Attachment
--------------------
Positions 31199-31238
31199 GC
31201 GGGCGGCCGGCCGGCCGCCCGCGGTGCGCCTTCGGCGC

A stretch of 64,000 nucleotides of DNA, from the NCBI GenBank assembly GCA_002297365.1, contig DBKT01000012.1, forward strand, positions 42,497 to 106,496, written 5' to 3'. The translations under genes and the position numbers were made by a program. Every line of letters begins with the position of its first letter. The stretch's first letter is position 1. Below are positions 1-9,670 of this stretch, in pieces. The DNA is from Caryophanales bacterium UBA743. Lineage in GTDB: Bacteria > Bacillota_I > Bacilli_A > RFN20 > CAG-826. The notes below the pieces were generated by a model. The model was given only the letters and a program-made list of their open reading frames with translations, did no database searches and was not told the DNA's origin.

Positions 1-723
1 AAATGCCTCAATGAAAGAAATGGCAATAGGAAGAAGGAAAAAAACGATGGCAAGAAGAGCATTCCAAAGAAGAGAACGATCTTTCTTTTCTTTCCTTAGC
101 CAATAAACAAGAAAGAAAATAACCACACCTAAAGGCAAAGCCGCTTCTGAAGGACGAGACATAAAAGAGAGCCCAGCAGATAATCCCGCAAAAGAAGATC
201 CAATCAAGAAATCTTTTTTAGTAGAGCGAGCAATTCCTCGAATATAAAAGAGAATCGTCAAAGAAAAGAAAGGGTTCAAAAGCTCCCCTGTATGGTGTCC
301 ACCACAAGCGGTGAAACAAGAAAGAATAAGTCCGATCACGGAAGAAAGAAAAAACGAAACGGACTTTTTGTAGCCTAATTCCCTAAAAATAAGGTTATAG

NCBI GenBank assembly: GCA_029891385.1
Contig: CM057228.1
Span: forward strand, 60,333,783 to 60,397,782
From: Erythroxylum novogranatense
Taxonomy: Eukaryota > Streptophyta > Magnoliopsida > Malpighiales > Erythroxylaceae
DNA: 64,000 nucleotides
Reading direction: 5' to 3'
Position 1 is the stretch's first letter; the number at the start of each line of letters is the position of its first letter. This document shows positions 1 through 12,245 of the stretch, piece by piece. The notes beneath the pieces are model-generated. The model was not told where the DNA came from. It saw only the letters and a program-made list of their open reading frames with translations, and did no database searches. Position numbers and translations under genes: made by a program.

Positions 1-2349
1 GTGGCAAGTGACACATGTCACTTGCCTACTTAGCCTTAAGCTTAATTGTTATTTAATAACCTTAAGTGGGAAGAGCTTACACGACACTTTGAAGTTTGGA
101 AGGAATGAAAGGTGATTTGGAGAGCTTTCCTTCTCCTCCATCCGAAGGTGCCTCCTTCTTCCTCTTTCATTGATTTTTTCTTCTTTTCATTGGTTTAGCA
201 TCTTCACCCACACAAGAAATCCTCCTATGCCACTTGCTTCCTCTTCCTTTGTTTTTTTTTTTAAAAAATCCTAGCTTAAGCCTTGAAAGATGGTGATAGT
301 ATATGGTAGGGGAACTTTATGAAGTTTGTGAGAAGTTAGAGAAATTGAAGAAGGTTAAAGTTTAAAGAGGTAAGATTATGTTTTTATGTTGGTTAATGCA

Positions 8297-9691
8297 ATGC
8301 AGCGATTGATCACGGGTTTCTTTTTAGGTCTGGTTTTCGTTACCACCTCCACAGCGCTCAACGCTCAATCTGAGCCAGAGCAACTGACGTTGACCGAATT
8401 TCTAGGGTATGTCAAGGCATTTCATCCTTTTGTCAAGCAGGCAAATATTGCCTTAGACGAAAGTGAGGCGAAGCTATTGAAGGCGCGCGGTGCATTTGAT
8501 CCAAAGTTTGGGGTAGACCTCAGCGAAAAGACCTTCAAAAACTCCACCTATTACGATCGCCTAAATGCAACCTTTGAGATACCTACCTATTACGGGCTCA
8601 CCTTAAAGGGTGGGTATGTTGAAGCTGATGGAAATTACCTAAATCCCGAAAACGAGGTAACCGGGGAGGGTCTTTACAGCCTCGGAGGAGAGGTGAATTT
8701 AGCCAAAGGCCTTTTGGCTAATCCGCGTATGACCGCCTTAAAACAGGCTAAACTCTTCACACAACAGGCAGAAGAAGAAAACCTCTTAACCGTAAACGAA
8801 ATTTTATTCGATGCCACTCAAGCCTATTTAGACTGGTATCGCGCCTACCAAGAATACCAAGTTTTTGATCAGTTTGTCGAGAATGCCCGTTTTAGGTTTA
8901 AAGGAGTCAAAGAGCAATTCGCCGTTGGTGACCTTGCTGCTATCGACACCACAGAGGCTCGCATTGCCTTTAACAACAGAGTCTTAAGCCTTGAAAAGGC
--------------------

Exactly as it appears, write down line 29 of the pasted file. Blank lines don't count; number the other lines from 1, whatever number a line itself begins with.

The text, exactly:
8701 AGCCAAAGGCCTTTTGGCTAATCCGCGTATGACCGCCTTAAAACAGGCTAAACTCTTCACACAACAGGCAGAAGAAGAAAACCTCTTAACCGTAAACGAA